Repertoire

Trumpet Concerto in Eb

Frans Joseph Haydn (1732-1809)

I allego (sonata) II andante (sonata) III allegro (rondo)

Joseph Haydn was one of the most prolific and prominent composers of the
classical period – he wrote an astonishing 107 symphonies, 83 string quartets,
45 piano trios, 60 piano sonatas, 14 masses and 26 operas amongst many
other scores.

But in all this abundance, this is his only trumpet concerto. It was composed
in 1796 soon after Haydn’s return to the employ of the Esterházy family, for
whom Haydn had worked much of his life. Prince Nikolaus II, unlike his
predecessors, did not ask a great deal of his Kapellmeister – only that he
produced one new mass a year. This left Haydn time and energy to compose
some of his most beautiful music!

His trumpet concerto was written for the new ‘keyed’ trumpet, which had
recently been invented by his friend Anton Weidinger. Before this time, the
trumpet (or ‘natural’ trumpet as it became known) was valveless and had a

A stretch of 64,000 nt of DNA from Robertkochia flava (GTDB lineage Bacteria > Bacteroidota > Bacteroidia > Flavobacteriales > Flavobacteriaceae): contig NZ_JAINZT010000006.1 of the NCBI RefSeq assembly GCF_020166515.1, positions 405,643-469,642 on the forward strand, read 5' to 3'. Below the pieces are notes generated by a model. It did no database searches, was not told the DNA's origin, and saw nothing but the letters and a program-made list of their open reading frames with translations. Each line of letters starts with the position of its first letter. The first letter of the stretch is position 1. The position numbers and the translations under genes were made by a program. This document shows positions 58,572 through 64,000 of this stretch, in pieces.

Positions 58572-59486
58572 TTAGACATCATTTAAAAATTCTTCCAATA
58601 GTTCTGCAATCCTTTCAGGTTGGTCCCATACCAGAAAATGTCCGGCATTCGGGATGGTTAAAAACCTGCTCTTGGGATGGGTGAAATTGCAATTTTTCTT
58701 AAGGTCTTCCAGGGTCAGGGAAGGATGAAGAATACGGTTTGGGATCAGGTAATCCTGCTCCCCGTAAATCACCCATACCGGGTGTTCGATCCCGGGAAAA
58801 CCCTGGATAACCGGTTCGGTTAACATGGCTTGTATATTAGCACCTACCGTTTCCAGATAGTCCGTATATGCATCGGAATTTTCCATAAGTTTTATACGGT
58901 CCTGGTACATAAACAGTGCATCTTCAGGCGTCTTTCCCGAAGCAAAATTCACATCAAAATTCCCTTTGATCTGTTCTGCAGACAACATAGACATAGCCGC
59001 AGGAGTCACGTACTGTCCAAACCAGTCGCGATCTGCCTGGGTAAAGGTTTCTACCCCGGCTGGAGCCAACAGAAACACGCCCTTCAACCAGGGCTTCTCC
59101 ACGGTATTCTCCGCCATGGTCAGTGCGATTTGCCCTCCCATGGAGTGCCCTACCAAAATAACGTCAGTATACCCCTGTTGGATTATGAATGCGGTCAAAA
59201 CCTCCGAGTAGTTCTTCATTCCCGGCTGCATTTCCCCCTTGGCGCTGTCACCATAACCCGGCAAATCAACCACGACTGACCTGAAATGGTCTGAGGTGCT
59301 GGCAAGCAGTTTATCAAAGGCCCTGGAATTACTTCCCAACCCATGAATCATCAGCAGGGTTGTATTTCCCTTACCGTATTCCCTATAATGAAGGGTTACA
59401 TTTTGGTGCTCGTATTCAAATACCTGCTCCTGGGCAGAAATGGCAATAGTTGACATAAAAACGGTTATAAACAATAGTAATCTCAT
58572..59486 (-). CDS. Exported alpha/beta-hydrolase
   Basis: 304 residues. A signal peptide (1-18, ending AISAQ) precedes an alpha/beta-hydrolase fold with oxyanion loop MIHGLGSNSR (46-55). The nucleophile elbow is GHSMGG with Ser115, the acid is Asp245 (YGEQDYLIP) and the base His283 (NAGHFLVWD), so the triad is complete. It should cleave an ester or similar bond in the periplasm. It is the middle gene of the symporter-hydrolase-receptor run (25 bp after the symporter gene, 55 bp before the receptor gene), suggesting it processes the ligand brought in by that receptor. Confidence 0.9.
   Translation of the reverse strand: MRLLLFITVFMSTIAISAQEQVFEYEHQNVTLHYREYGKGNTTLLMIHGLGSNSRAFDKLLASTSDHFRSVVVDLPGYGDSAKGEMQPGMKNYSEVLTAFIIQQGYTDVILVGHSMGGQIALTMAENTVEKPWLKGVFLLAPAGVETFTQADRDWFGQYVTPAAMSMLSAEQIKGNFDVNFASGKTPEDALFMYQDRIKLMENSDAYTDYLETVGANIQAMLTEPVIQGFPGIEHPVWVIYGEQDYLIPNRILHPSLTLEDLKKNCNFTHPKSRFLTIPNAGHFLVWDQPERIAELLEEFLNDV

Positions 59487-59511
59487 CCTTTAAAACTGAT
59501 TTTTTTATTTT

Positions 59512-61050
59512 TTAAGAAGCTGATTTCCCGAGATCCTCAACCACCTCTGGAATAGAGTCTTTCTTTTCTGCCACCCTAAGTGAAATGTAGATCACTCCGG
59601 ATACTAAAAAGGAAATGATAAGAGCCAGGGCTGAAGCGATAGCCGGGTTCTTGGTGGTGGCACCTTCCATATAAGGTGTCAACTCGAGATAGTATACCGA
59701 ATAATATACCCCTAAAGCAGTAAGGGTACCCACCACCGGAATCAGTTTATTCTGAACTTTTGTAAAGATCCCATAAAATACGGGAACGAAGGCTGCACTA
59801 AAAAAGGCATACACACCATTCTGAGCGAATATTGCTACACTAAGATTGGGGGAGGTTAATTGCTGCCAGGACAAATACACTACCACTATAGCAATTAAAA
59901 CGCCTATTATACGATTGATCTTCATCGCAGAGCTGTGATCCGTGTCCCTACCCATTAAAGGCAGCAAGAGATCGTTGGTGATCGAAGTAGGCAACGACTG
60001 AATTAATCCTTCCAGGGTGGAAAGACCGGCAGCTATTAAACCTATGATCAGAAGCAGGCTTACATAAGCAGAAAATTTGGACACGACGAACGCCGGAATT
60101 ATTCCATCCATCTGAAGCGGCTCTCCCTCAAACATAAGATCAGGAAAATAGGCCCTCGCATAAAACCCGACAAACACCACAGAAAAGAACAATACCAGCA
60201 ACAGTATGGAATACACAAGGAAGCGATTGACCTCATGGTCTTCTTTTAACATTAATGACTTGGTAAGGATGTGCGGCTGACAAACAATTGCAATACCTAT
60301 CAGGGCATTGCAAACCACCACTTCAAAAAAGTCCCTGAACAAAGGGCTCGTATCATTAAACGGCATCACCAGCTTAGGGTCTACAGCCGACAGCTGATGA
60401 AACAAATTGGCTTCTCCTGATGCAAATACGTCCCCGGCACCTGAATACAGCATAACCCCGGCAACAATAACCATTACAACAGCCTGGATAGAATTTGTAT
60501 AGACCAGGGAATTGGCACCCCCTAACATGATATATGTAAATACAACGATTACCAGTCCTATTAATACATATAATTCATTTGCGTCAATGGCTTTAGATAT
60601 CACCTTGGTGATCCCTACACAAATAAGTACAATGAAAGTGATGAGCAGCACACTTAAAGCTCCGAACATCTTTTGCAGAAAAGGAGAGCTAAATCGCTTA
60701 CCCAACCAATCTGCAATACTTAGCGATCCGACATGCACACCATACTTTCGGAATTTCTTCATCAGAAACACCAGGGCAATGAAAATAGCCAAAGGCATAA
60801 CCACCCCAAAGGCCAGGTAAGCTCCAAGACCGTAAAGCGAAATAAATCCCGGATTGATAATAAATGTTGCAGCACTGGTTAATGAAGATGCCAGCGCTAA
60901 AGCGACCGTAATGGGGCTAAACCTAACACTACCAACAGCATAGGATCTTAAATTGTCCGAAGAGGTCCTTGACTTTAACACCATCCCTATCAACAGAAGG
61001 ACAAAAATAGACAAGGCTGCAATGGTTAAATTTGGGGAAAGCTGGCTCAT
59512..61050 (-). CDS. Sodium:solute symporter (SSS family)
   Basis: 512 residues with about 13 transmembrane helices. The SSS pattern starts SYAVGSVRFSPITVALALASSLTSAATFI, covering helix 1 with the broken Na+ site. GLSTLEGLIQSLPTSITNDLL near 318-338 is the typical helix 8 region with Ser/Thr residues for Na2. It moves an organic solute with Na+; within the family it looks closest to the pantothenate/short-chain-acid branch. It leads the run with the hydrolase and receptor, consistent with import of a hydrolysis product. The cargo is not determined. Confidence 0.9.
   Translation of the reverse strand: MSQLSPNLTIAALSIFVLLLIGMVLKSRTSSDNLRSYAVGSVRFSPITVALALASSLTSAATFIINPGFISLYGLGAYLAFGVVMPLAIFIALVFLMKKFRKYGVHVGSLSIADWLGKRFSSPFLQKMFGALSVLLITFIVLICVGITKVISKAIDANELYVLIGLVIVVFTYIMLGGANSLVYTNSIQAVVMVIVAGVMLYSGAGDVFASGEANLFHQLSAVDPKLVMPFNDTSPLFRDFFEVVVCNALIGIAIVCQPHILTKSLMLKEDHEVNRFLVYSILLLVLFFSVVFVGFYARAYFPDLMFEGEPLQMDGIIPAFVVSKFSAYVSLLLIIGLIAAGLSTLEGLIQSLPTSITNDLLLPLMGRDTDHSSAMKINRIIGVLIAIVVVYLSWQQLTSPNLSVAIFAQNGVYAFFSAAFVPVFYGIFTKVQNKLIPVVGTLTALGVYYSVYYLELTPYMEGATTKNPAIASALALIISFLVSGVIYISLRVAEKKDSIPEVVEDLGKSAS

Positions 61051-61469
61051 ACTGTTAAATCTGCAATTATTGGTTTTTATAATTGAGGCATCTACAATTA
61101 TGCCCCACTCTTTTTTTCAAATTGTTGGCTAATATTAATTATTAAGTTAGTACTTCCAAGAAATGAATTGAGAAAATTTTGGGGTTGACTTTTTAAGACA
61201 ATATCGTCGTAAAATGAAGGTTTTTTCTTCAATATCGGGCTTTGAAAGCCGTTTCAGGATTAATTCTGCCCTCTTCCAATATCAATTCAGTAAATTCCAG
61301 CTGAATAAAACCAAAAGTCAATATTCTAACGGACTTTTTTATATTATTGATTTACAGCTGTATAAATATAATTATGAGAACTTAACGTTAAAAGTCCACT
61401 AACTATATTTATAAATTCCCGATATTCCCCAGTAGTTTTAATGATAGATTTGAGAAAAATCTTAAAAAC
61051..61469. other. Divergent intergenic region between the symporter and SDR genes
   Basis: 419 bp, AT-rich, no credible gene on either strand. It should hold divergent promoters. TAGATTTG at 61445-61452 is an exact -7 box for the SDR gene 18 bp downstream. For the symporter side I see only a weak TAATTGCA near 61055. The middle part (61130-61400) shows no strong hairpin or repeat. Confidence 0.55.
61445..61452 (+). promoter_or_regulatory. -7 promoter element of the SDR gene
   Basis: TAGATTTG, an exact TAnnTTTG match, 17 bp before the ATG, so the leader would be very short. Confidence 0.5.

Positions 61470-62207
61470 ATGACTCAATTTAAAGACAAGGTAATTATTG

limited range, particularly in the lower register. But Weidinger’s keyed
trumpet – with drilled holes covered with flute-like keys – could play
chromatically through its entire range and this concerto was designed to show
off its new capabilities. With characteristic playfulness, Haydn introduced this
new, much anticipated instrument by giving it a teasing single note and then a
simple fanfare – which would have been quite possible to play with the old
natural trumpet. However, when the main solo theme comes in a few bars
later, it includes notes that would have been impossible to reach without
Weidinger’s new keys, and throughout the three movements Haydn employs
unusual intervals in the low and middle registers where the natural trumpet
simply cannot reach.

Despite the fact that Weidinger was reported to play his trumpet very
beautifully (Johann Hummel’s trumpet concerto of 1803 was also written for
Weidinger and his keyed instrument), the sound quality of this new instrument
was poor and it failed to catch on! Haydn’s trumpet concerto follows Mozart’s
pattern of three movements – a fast and showy first movement which includes
a cadenza (Alice’s is stolen from one by Helmut Wobish and another by
Marius Flothius), a slow and lyrical middle movement and a brisk last
movement in rondo form with a triumphant finale!

Programme notes for BHSO performance, Nov 2014
Written by Willo Horsbrugh

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